Wireless hybrid bus charging trial set for London

Four hybrid buses in East London will next year trial technology which will enable them to wirelessly charge while waiting at bus stands, Transport for London (TfL) announced today (August 27).

TfL said the technology being trialled would enable the vehicles to operate in pure electric mode for a “significant period of the time they are in passenger service”, contributing to lower running costs and tailpipe emissions.

Four hybrid buses with wireless charging technology will run on the Canning Town to Walthamstow route from next year

Four hybrid buses with wireless charging technology will run on the Canning Town to Walthamstow route from next year

The buses have a diesel engine that will be used when the battery power on the bus is depleted, but it is anticipated this will only be a “small amount of the time”, meaning emissions on these vehicles are “greatly reduced”, TfL said.

In addition, the electric hybrid buses are expected to offer “much lower” noise and vibration levels compared to conventional diesel vehicles and lower fuel use.

The trial is designed to establish whether the technology can stand up to the rigours of operating in an “intense urban environment such as London” and will help TfL understand whether electric-only mode could be realistically achieved, and whether any modifications would need to be made.

TfL added that the trial would help it to “develop plans for greater use of electric buses in central London in the future, contributing to the Mayor’s vision of a central London Ultra Low Emission Zone”.

Routes

The inductive charging technology will be trialled on up to four specially-built extended range diesel electric hybrid buses, which will operate on route 69 between Canning Town and Walthamstow bus stations.

According to TfL, these Alexander Dennis Enviro400H E400 buses will be fitted with technology enabling on-board batteries to receive a charge at bus stands at either end of the route.

“This trial of extended range diesel electric hybrid buses, utilising the latest inductive charging technology, could be a step closer to getting even cleaner double deck buses on London’s streets.”

Mike Weston, TfL

Mike Weston, TfL’s director of buses, said: “We are continuing our assessment of new technology in the capital that can deliver genuine environmental benefits. This trial of extended range diesel electric hybrid buses, utilising the latest inductive charging technology, could be a step closer to getting even cleaner double deck buses on London’s streets. We will be closely monitoring the results of the trials, which may help us adopt this new cleaner technology more widely in London.”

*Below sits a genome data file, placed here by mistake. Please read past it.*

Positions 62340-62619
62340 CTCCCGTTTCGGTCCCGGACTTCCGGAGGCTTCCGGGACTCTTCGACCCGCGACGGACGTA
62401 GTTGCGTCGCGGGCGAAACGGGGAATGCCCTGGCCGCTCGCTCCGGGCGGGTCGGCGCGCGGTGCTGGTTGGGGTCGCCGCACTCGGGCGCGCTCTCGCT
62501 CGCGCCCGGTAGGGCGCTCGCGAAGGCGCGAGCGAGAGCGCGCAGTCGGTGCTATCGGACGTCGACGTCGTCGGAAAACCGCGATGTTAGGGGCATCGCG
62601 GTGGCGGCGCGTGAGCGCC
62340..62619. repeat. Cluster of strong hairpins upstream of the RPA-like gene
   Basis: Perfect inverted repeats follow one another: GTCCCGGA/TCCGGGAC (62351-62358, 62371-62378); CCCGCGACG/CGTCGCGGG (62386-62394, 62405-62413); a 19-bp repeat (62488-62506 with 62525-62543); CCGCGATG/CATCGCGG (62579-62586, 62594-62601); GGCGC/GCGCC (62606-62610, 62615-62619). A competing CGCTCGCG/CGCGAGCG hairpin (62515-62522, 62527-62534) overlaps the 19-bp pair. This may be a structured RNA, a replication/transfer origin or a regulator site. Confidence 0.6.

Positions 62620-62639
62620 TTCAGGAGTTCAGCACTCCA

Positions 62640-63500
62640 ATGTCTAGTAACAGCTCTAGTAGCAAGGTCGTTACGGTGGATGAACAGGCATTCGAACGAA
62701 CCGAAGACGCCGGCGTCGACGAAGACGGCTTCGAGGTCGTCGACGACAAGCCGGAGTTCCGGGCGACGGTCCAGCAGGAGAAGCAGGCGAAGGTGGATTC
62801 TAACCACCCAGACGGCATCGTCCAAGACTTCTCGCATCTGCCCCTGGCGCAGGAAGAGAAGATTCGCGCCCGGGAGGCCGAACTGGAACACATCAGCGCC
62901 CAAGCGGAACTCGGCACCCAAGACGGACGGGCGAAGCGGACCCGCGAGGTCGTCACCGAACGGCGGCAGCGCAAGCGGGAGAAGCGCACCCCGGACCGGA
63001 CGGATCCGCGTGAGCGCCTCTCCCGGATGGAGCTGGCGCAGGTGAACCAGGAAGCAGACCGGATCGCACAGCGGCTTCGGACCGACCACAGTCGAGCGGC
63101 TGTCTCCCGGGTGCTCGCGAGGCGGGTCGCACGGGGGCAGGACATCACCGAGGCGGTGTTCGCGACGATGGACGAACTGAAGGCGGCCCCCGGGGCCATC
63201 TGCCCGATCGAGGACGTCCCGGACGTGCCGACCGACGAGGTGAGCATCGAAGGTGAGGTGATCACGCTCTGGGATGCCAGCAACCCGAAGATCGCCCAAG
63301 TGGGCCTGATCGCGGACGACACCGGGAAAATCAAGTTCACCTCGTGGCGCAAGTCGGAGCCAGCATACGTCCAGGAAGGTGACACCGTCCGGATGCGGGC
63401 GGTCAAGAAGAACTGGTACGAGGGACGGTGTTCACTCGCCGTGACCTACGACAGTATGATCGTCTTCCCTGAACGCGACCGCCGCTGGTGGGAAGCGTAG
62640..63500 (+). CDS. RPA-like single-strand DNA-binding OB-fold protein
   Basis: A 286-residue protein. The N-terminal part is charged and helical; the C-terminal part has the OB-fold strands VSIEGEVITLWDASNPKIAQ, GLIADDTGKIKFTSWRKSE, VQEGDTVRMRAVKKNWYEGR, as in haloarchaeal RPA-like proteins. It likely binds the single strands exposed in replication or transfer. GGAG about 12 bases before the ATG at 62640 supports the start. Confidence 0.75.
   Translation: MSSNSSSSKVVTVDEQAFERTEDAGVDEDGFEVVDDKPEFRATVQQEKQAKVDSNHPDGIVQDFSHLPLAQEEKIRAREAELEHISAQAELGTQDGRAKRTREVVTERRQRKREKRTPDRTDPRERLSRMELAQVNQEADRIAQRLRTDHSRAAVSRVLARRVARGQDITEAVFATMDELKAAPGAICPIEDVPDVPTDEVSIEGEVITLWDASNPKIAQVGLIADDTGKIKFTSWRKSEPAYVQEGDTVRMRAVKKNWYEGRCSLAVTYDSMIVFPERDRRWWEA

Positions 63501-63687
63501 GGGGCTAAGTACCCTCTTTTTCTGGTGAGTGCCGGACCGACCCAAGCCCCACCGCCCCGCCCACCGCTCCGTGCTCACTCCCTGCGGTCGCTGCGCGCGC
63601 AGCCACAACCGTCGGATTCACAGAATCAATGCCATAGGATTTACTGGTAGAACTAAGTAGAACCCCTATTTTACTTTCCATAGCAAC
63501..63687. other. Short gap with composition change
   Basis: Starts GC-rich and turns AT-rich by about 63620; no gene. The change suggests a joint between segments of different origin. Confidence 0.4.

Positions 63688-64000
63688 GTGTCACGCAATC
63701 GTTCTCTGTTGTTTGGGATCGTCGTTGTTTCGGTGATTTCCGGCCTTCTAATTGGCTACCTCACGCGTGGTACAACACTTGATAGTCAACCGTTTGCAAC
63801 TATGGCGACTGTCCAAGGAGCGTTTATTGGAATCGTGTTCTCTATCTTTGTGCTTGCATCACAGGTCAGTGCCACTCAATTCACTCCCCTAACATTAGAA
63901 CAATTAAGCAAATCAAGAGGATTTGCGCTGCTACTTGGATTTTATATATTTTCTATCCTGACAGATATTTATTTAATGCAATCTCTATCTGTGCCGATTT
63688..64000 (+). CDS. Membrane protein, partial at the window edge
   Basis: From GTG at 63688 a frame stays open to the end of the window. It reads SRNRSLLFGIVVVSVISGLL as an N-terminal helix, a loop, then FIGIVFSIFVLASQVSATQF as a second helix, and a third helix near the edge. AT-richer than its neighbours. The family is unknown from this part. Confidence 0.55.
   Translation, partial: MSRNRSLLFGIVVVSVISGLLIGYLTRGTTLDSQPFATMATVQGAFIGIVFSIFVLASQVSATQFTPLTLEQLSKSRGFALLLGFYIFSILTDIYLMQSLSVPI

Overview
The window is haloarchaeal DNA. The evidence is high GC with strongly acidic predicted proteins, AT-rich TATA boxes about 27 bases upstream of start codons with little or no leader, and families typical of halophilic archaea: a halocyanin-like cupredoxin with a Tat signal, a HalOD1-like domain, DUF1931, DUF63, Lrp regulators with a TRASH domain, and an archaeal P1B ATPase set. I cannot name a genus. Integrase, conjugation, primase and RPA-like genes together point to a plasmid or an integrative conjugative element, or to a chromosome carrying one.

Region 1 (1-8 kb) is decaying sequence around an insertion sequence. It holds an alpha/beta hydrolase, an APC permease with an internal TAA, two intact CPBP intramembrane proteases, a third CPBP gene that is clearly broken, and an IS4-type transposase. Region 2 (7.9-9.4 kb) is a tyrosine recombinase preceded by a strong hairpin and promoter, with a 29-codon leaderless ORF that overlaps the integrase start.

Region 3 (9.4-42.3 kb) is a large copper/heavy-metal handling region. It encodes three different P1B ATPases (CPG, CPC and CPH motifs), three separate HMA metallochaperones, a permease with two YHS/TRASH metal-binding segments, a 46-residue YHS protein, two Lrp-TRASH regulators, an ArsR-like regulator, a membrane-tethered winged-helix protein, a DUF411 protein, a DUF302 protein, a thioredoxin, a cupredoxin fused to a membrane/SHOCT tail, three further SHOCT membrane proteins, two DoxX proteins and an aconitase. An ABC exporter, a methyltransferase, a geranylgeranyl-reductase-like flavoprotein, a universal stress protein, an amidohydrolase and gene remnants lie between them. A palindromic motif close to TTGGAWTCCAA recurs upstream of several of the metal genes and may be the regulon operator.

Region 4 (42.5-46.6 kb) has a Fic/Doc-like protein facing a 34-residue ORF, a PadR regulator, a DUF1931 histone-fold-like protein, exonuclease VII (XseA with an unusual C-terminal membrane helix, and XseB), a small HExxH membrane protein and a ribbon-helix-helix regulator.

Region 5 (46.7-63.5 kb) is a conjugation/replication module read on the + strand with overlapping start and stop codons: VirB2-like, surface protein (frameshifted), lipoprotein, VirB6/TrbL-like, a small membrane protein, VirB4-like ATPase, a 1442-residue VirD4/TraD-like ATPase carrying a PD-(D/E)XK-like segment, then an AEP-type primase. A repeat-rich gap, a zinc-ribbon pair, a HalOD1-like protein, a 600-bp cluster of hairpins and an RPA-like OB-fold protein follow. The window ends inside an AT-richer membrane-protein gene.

The trial is part-funded as part of a wider European programme called Zero Emissions Urban Bus System (ZeEUS), which is co-ordinated by the International Association of Public Transport (UITP, L’Union Internationale des Transports Publics).

The partners in the project are: Alexander Dennis (vehicle supplier), IPT Technology (supplying the bus station charging technology), Siemens (for supplying the plug-in chargers based at West Ham bus garage) and TRL and TTR (provided monitoring and evaluation support).

Trials

TfL is currently also trialling six pure-electric single-deck buses, while a further two pure-electric buses are expected to enter service later this year – all part of the London Mayor’s plan for all single-deck buses in central London to produce zero emissions at the tailpipe under the proposed 2020 Ultra Low Emission Zone.

Zero emission hydrogen buses also operate on Route RV1 between Covent Garden and Tower Gateway, while 800 hybrid buses now operate on the capital’s roads, including the New Routemasters.

Under TfL’s current plans, more than 1,700 hybrid buses are set to be in service in London, representing 20% of the city’s bus fleet.

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